AR (Androgen Receptor (dihydrotestosterone receptor; testicular feminization; spinal and bulbar muscular atrophy; Kennedy disease))

2008-01-01   Jason DAntonio 

The Johns Hopkins School of Medicine, Laboratory of John T. Isaacs, PhD, Cancer Research, Bldg 1, 1650 Orleans St., Rm 1M40, Baltimore, MD 21231, USA


Atlas Image
Probe(s) - Courtesy Mariano Rocchi, Resources for Molecular Cytogenetics



180 kb gene consisting of 8 exons


4,314 bp mRNA, 2,762 bp open reading frame


Atlas Image
Layout of the AR gene, mRNA and protein with indicated regulatory regions. Borrowed from Litvinov, et al. 2003, with permission.


919 amino acids (NCBI: P10275), MW = 99,187.57 daltons; -1.5 charge with an isoelectric pt = 6.3797; 10.6 kb AR transcript (NCBI: NM_000044 - partial sequence): 1.1kb 5 Untranslated Region (UTR) followed by the 2.7 kb Open Reading Frame (ORF) followed by the 6.8kb 3 UTR.
AR: AR isoform 1 [Homo sapiens] NP_000035 920 aa
AR45: AR isoform 2 [Homo sapiens] NP_001011645 388 aa
The AR coding sequence contains variable poly-aminoacid repeats in the amino-terminal domain:
1. poly-glutamine (CAG: Glu-Q): avg 22 repeats with normal polymorphic range from 8 to 35, shorter (<18) associated with increased AR transactivation and prostate cancer risk. CAG repeats in spinal and bulbar muscular atrophy patients range from 38 to 62.
2. poly-proline (Pro-P): avg 8.
3. poly-glycine (GGC: Gly-G): avg 23, with normal range from 10 to 31.


Embryonic tissue, prostate, testis, liver, eye, kidney, adrenal glands, thyroid, heart, breast/mammary gland, uterus, skeletal muscle, specific regions of the brain (CNS) including spinal and bulbar motor neurons.


Cytoplasm and nucleus


AR is a member of the steroid hormone receptor family of ligand-dependent nuclear receptors. AR functions include gene expression via actions as a DNA-binding transcription factor, cell cycle/proliferation regulation, cell-to-cell signaling, and intracellular signal transduction, leading to the regulation of biological processes such as development, cellular proliferation, differentiation and apoptosis. Some of the main target genes transcriptionally regulated by AR include AR, prostate specific antigen (PSA/hKlk3), hKlk2, hKlk4, prostate specific membrane antigen (PSMA), prostate stem cell antigen (PSCA), cell cycle regulator p27, vascular endothelial growth factor (VEGF), TMPRSS2, and Nkx3.1.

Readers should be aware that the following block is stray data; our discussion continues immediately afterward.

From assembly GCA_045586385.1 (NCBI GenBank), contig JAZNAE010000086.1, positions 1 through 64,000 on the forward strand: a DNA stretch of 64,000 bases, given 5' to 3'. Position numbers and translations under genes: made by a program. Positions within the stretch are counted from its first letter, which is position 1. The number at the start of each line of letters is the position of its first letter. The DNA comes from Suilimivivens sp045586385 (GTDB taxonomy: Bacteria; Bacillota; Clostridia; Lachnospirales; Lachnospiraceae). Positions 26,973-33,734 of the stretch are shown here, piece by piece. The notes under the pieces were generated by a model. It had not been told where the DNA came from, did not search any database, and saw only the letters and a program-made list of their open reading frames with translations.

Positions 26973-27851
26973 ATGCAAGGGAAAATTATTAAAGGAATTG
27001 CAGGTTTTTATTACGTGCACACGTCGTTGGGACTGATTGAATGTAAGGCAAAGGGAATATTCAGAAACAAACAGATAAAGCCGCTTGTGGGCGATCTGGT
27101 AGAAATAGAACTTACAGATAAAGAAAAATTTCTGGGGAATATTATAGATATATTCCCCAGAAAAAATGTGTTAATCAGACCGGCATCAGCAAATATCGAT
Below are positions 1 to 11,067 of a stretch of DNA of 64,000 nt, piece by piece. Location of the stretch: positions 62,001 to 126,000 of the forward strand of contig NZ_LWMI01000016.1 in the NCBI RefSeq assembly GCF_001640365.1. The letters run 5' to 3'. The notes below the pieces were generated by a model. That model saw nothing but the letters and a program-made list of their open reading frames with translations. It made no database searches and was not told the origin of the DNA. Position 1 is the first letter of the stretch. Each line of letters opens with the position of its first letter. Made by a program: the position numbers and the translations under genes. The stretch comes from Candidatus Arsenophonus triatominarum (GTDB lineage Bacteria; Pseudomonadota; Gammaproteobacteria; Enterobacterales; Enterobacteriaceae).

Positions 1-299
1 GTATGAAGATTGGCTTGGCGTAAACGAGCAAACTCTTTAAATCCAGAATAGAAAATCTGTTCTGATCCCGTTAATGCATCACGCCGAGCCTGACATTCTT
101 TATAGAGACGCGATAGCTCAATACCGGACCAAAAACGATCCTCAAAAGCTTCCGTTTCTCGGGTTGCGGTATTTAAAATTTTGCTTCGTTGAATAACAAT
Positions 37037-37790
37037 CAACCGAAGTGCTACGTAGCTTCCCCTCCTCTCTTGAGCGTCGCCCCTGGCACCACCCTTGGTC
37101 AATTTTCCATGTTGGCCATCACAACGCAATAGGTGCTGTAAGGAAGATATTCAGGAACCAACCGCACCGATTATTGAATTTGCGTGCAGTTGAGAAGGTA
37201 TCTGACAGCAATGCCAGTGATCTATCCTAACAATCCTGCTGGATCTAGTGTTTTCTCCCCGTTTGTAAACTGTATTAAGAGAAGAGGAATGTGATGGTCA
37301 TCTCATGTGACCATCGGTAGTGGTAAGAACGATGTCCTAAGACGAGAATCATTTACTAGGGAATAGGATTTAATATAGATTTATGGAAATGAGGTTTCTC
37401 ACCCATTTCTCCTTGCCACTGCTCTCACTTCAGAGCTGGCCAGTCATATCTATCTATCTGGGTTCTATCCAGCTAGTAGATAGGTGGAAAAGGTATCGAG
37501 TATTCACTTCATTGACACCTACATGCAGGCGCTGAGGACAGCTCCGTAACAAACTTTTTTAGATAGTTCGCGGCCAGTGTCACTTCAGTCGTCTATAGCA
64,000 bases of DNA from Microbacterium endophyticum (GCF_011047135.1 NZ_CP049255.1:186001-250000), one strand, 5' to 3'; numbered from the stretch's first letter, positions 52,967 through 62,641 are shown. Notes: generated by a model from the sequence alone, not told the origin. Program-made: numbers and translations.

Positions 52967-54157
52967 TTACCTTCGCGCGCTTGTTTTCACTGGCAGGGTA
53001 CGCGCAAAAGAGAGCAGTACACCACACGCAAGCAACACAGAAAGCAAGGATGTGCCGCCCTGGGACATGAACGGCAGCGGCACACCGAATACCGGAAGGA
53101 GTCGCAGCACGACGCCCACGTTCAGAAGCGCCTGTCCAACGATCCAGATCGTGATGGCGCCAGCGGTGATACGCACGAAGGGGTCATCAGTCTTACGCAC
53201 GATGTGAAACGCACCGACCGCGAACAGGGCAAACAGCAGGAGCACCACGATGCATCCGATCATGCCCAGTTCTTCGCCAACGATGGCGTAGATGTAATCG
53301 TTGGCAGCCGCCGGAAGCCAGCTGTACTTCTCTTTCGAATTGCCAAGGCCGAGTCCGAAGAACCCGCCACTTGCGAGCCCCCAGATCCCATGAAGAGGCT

Prostate organogenesis: The presence of AR is required in the mesodermal-derived embryonic urogenital sinus mesenchyme to trigger branching morphogenesis of endodermal-derived epithelial cells in the presence of androgens; subsequent AR expression in the developing epithelium drives secretory protein production. AR also plays an important role in the development of primary and secondary sexual characteristics, spermatogenesis, hormonal regulation of sexual drive, muscle growth, and male patterning of the brain.
Recent identification of the gene fusion between the 5 end of the AR-regulated serine protease TMPRSS2 (21q22.2) and the 3 end of ETS family of transcription factors ETV1 (7p21.3) and ERG (21q22.3) in a large frequency of prostate cancer cases raises new questions regarding AR function in prostate cancer. The gene rearrangement is thought to result in AR-induced expression of the suspected ETV1 or ERG oncogenes.


zebrafish (Danio rerio), dog (Canis familiaris), African clawed frog (Xenopus laevis), chimpanzee (Pan troglodytes), mouse (Mus musculus), chicken (Gallus gallus), rat (Rattus norvegicus), rainbow trout (Oncorhynchus mykiss).
No similarity-to-human data found for AR for:
pig (Sus scrofa), cow (Bos taurus), fruit fly (Drosophila melanogaster), worm (Caenorhabditis elegans), bakers yeast (Saccharomyces cerevisiae), tropical clawed frog (Silurana tropicalis), African malaria mosquito (Anopheles gambiae), thale cress (Arabidopsis thaliana), green algae (Chlamydomonas reinhardtii), soybean (Glycine max), barley (Hordeum vulgare), tomato (Lycopersicon esculentum), rice blast fungus (Magnaporthe grisea), rice (Oryza sativa), sugarcane (Saccharum officinarum), loblolly pine (Pinus taeda), corn (Zea mays), wheat (Triticum aestivum), Alicante grape (Vitis vinifera), bread mold (Neurospora crassa), fission yeast (Schizosaccharomyces pombe), sea squirt (Ciona intestinalis), amoeba (Dictyostelium discoideum), A. gosspyii yeast (Ashbya gossypii), K. lactis yeast (Kluyveromyces lactis), medicago trunc (Medicago truncatula), malaria parasite (Plasmodium falciparum), schistosome parasite (Schistosoma mansoni), sorghum (Sorghum bicolor), toxoplasmosis (Toxoplasma gondii).